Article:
April 15, 2010
Astronomy Group Secures Telescope Access in Chile
VALDOSTA -- Astronomy professors from Valdosta State University
have an improved view of the Southern Hemisphere's night skies via
a .6-m telescope at Cerro Tololo Inter-American Observatory in
Chile, which was recently refurbished and automated by the
Southeastern Association for Research in Astronomy consortium
The telescope -- formerly operated by Lowell Observatory in Arizona -- was closed by Cerro Tololo in 1996. SARA invested about $250,000 in upgrades to make the telescope remotely accessible over the Internet. SARA's investment improves scholarship capabilities for professors and also generates richer experiences for students who aid professors in research.
"VSU astronomers now have access to two research-level telescopes in locations that have minimal light pollution and are at higher altitude, in addition to an on-campus 16-inch telescope," said Dr. Kenneth Rumstay, VSU professor of astronomy. "Students majoring in astronomy at VSU have a chance to operate these telescopes with faculty members and gain priceless experience in astronomical observations."
Established in 1992 by the Florida Institute of Technology, East Tennessee State University, the University of Georgia (which left the group in 2006) and Valdosta State University, SARA now includes astronomers from Florida International University, Clemson University, Ball State University, Agnes Scott College, University of Alabama, Valparaiso University and Butler University. The ten institutions work together to overcome the typical challenges of being an astronomer at a small department.
A lot of patience, preparation and luck are required for an astronomer to have just one a successful night of observation. Access to the worlds’ most powerful telescopes is scarce -- especially for researchers at smaller schools, who face greater obstacles in trying to secure research grants and longer waits for equipment use. Once time is secured (typically six or more months in advance), astronomers are at the mercy of the weather when their rare opportunity to use the telescope finally arrives.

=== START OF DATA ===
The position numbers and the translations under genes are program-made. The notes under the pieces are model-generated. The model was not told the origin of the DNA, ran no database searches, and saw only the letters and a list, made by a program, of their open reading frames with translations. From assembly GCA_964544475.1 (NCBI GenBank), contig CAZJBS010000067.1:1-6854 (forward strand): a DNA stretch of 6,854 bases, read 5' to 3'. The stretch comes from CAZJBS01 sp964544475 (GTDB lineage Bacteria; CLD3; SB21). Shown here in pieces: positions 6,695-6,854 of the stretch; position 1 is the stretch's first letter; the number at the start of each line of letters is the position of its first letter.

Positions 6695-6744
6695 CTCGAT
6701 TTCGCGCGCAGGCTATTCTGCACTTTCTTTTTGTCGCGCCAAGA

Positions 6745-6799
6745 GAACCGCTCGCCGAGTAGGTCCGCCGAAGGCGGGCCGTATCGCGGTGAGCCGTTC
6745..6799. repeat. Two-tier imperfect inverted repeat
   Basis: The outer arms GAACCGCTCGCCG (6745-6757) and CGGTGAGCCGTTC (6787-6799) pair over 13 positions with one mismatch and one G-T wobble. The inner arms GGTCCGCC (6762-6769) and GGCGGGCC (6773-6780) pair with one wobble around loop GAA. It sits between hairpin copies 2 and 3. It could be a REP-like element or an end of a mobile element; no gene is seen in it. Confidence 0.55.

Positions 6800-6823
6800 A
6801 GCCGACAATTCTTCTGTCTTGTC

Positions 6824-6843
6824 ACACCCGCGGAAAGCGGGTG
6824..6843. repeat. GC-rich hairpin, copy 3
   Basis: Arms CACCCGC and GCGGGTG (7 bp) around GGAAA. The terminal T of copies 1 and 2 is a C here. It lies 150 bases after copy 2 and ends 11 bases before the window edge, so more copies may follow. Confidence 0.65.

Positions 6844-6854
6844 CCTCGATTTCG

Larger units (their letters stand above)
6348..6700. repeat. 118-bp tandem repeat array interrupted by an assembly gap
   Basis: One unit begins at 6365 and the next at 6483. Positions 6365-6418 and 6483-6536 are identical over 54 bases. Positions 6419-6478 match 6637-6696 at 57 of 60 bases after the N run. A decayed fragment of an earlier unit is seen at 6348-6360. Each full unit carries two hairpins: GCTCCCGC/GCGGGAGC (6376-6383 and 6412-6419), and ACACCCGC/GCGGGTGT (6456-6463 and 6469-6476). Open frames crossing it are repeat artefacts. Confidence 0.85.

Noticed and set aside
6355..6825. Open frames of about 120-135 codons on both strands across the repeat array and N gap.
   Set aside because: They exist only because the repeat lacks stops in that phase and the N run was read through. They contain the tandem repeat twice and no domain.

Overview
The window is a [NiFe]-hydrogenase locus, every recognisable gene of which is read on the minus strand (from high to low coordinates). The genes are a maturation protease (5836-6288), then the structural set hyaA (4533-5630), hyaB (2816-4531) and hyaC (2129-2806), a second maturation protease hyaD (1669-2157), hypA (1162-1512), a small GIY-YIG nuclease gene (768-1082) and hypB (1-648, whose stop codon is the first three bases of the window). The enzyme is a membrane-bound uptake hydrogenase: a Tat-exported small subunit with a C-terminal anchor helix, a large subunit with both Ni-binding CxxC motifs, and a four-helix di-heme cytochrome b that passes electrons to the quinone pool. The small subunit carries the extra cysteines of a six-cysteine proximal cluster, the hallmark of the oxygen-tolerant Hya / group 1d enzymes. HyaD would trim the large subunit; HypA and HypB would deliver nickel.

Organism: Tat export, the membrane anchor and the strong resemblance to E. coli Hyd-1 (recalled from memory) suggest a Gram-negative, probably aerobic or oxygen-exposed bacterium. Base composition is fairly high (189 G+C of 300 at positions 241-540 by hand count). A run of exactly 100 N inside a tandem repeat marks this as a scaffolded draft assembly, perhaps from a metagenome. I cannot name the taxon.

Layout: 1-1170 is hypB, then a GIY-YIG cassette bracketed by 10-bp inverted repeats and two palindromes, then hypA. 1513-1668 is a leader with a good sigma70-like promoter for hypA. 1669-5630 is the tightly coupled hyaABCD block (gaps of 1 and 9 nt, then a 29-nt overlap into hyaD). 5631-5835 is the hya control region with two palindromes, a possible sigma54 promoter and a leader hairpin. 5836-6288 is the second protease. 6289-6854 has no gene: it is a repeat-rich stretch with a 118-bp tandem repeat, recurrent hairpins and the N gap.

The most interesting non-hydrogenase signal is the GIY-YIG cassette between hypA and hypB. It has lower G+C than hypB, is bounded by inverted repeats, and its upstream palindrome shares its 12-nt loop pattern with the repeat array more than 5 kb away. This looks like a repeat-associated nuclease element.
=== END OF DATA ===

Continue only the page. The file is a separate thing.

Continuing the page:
With the help of the Chilean telescope and a telescope the group already operates at Kitt Peak in Arizona, each institution in the group can now view the night skies from both the Northern and Southern hemispheres (occasionally simultaneously) for about 30 days out of the year.
"To complete surveys of asteroids or to monitor active galaxies requires more than 3-4 nights a year," said Dr. Martha Leake, VSU's SARA representative. "Monthly access to both SARA-South and SARA-North allows significant progress in that research."
Alone, none of SARA’s members would have been able to acquire and refurbish the telescopes in Chile or Arizona. But together, “the 30 astronomy researchers and 10 institutions that make up SARA form a virtual astronomy department that is as large as many major astronomy departments in the U.S.,” said Terry Oswalt, SARA Chairman and Florida Institute of Technology professor.
SARA’s success stems from not only being able to pool their resources, but also to acquire excellent facilities for a very low cost. All the extra nights of viewing and the addition of a telescope in the Southern Hemisphere create a host of new opportunities to pursue longer-term and more risky projects for roughly the cost of a few nights of viewing on a very powerful telescope.
The group’s flexibility is even further improved by their ability to remotely access their telescopes from their labs on assigned nights with the flexibility to change schedules to accommodate unexpected opportunities.
"Since 1995 I have been using the SARA telescope at Kitt Peak to monitor changes in the brightness of the central cores of distant galaxies, believed to harbor black holes weighing as much as a billion suns," Rumstay said. “By studying their changes we hope to learn something about the environments in which they reside. I couldn't do this kind of work if I could only use a research-grade telescope once or twice a year. Membership in SARA allows me to observe these galaxies on a monthly basis, from the comfort of home."
The two SARA telescopes are separated by thousands of miles, which gives researchers the ability to measure distances and orbits in the same way having two eyes provides depth perception. Leake said this new option will provide for deeper observations within her studies of the rotation rates of primitive asteroids.
"Summer observations of asteroids from the northern hemisphere are difficult because the asteroids are low in the sky and not up for very long," she explained. "Now I can access our southern telescope, watch the same asteroids for a longer time, and see them higher in the sky. It's winter in Chile--nice long nights!"
Call VSU's Department of Physics, Astronomy and Geosciences at 229-333-5752 for more information about the university's research endeavors. Find out more about SARA at http://www.astro.fit.edu/sara/sara.html .